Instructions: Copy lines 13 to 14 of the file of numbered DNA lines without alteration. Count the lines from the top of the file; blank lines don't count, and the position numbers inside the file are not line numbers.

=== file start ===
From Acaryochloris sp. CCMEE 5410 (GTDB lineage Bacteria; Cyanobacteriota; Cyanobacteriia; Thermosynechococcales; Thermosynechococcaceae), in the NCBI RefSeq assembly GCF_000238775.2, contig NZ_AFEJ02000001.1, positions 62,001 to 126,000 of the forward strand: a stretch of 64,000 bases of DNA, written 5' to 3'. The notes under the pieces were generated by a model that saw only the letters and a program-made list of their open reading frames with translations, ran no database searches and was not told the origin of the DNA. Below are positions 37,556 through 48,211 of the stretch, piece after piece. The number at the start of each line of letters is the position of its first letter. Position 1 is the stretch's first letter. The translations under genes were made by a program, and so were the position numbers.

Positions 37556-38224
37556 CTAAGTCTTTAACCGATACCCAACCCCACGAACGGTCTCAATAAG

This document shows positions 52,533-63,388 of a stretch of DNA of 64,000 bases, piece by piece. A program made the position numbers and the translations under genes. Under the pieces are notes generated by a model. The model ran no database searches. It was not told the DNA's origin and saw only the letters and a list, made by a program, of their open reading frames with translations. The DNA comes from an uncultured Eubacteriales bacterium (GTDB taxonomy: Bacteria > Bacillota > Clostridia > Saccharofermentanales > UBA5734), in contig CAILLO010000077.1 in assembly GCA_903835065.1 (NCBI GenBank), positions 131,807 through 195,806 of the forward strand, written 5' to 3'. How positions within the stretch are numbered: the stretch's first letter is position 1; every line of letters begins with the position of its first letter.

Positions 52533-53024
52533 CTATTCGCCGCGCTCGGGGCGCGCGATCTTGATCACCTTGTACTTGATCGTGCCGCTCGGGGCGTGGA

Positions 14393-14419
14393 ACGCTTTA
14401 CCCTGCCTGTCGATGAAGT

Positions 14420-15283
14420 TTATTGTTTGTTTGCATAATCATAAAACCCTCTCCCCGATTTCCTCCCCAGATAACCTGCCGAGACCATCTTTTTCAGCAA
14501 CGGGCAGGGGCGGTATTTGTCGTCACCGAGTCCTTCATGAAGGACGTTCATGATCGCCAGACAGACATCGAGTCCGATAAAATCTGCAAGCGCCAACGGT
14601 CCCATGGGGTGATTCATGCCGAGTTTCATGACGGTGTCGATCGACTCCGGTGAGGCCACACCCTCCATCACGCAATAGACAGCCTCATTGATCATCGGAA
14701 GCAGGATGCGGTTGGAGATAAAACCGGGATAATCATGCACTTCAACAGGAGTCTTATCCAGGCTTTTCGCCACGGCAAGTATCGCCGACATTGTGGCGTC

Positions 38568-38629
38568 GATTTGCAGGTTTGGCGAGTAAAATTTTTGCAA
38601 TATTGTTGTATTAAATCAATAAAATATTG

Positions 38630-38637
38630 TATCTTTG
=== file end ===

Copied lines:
14601 CCCATGGGGTGATTCATGCCGAGTTTCATGACGGTGTCGATCGACTCCGGTGAGGCCACACCCTCCATCACGCAATAGACAGCCTCATTGATCATCGGAA
14701 GCAGGATGCGGTTGGAGATAAAACCGGGATAATCATGCACTTCAACAGGAGTCTTATCCAGGCTTTTCGCCACGGCAAGTATCGCCGACATTGTGGCGTC